The rising behavior of has been parameterized in Ref. (20) as

(50)

with and extracted from a combined fit to results from functional-renormalization-group methods and HTL calculations. Note that as expected from the pure HTL result for gauge theories, Eq. (48). Ref. (20) has used the following form for the temperature dependence of the running QCD coupling (40); (41); (42):

(51)

with the beta-function coefficient , and the reduced temperature , where .

The shear viscosity obtained from HTL calculations is induced by dissipative processes in the gauge sector, whereas calculated from the NJL model arises from mesonic fluctuations in the quark sector. We interpolate between the low- (NJL) and high- (HTL) domains by taking the sum of the two corresponding ratios , as it is suggested in Ref. (20). The resulting summed ratio is shown as the solid line in Fig. 7. It develops a minimum at with due to the change between quarks and gluons as active degrees of freedom. In comparison to the analogous results and from Ref. (20), both the minimal value of and its location are shifted to higher values in the present work. The main reason for this is the rather high chiral crossover temperature, , in the two-flavor NJL model. Clearly, Figure 7 should be taken just for qualitative orientation. The position and value of the minimum in depend sensitively on the detailed interpolation between the low- and high- domains. Taking the sum of the corresponding ratios at low and high temperature is only one possible way.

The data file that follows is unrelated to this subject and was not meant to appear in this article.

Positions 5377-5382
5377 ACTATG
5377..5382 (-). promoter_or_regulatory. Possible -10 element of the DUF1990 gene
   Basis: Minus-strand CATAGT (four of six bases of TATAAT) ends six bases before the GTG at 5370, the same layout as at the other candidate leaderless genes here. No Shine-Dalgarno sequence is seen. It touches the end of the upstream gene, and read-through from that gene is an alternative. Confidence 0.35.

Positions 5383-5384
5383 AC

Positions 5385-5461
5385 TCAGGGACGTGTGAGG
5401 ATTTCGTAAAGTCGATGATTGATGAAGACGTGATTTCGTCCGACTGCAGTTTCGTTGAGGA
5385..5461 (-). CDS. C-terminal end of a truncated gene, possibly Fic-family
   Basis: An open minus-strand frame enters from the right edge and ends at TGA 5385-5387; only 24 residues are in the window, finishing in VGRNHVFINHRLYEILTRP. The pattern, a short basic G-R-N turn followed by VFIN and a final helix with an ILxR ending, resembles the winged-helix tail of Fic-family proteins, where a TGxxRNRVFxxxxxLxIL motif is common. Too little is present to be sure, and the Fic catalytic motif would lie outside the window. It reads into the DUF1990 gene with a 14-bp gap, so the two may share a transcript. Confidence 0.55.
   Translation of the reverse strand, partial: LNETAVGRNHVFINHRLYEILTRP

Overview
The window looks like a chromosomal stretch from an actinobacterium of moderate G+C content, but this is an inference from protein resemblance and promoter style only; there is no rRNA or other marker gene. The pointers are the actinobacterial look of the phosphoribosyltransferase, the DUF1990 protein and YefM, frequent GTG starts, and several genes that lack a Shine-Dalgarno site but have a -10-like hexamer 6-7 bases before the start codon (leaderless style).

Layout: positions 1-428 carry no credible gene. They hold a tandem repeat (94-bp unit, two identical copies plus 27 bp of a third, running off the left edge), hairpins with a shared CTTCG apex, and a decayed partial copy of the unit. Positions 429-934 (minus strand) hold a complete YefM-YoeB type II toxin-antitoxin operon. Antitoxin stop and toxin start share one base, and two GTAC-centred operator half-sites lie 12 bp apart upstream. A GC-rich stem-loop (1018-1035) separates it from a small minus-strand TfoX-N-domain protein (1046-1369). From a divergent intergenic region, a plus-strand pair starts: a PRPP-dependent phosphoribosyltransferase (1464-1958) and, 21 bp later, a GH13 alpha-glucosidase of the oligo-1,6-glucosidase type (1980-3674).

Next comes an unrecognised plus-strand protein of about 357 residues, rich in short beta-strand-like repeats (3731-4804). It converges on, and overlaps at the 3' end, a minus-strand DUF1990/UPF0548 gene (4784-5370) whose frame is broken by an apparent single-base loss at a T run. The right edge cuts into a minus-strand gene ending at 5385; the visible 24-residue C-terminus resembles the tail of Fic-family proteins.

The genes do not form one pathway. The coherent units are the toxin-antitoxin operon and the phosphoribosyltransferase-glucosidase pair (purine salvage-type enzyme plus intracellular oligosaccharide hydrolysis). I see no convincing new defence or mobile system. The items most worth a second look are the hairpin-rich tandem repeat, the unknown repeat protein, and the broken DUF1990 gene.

Figure 8: Comparison between the on-shell and off-shell calculation of the shear viscosity at vanishing quark chemical potential (left panel) and (right panel)